The residents were interested in personal carbon trading in the city of Lahti, Finland. In the city of 120,000 inhabitants, the mobile application that enables personal emissions trading was downloaded about 3,000 times. It had at best 350 active users per week.
More than one in three users (36 %) declares that they have reduced their mobility emissions as a result of the application.
In the project called CitiCAP, emissions trading took place using a mobile application that automatically identifies the mode of transportation of its user and visualizes emissions from mobility. The app calculates a personal emission budget for the user based on their life situation. For those who went below the budget, virtual credits were accumulated, which were able to be exchanged for various products and discounts on the application’s marketplace.
The personal emissions trading model and application were developed in Lahti as part of the three-year CitiCAP project. The aim of the project was to enable the city’s residents to concretely participate in climate action and to reduce emissions from mobility. The project attracted a lot of international media attention.
Challenging yourself creates motivation, money doesn’t matter
Based on the mobility data and surveys collected by the application, it was investigated, for example, how and why the app changes the mobility habits of Lahti residents and how they feel about emissions trading and the application. The results of the pilot have been analysed during January in LUT-university.
Based on the user survey, the main reason for changing the mode of transportation was the information provided by the application and the challenging of oneself. Rewards or the price of carbon emission allowances mattered to a smaller proportion of respondents. The respondents praised, among other things, the clarity and easy use of the application. Almost all respondents considered the way in which the emissions budget selected for the application is formed to be fair.
“From the very beginning, we developed the application and the related emissions trading model ourselves and in a relatively short time. Thanks to the joint efforts of the entire project consortium and the feedback from the city residents who participated in the test, we have achieved such a functioning application,” says Anna Huttunen, Project Manager of the CitiCAP project.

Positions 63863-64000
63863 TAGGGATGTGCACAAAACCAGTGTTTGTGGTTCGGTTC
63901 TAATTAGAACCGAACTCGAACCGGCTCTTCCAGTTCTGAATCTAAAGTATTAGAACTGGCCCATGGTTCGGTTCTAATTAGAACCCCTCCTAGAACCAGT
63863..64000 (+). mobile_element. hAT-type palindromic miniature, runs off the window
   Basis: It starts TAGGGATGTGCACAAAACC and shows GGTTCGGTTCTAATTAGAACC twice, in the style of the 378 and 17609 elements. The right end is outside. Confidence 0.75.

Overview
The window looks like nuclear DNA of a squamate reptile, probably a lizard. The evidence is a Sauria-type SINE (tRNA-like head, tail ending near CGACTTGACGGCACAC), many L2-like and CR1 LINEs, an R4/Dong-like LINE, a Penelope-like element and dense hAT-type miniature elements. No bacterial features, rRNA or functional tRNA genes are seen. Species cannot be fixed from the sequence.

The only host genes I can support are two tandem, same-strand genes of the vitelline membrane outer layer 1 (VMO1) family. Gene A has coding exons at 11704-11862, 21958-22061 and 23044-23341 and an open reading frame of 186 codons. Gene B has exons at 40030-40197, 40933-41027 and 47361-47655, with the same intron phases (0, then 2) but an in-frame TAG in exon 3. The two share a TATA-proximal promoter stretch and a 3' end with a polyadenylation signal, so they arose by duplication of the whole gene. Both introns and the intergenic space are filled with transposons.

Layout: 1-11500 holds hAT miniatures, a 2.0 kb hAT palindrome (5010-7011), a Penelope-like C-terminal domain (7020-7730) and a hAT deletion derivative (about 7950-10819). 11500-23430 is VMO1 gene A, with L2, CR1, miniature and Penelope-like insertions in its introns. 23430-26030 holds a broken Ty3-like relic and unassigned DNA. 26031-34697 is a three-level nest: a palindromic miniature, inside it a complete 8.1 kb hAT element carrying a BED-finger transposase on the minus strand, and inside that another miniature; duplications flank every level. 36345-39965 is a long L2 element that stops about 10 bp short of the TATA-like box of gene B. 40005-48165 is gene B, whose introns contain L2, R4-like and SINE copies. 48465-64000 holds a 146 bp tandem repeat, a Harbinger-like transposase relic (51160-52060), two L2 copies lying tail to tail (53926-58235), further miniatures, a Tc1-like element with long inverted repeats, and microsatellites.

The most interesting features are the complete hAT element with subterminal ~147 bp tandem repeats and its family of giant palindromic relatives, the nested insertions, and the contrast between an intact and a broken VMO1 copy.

COVID-19 reduced mobility by half
The mobility data collected by the application also provides information on the impact of the COVID-19 pandemic on mobility in Lahti. COVID-19 reduced mobility especially in spring 2020, when strict restrictions came into force in Finland. The collected data shows that the mobility of Lahti residents decreased by up to half in the spring.
The use of public transport decreased by up to 80 percent as people stayed in remote work and school, and commuting to Helsinki, the capital of Finland, shrank to a minimum. Lahti is a one-hour train ride from Helsinki.
Lahti is the European Green Capital in 2021. Its goal is to be a carbon-neutral city by 2025, meaning ten years earlier than, for example, the Finnish state and most other cities. The CitiCAP project supports the achievement of goals by reducing emissions from urban transport.
CitiCAP Final Conference March 24th
The final conference will focus on the learnings of CitiCAP project and pathways ahead. The conference is free and open for registration.
CitiCAP is a project funded by the EU’s Urban Innovative Actions funding programme. In addition to the personal carbon trading scheme, the project has built a bike path in accordance with good design principles and created Lahti’s first sustainable urban transport programme SUMP.
The project involves the City of Lahti, LUT University, LAB University of Applied Sciences, Lahti Region Development LADEC as well as five companies: Mattersoft, Moprim, Infotripla, Good Sign and Future Dialog.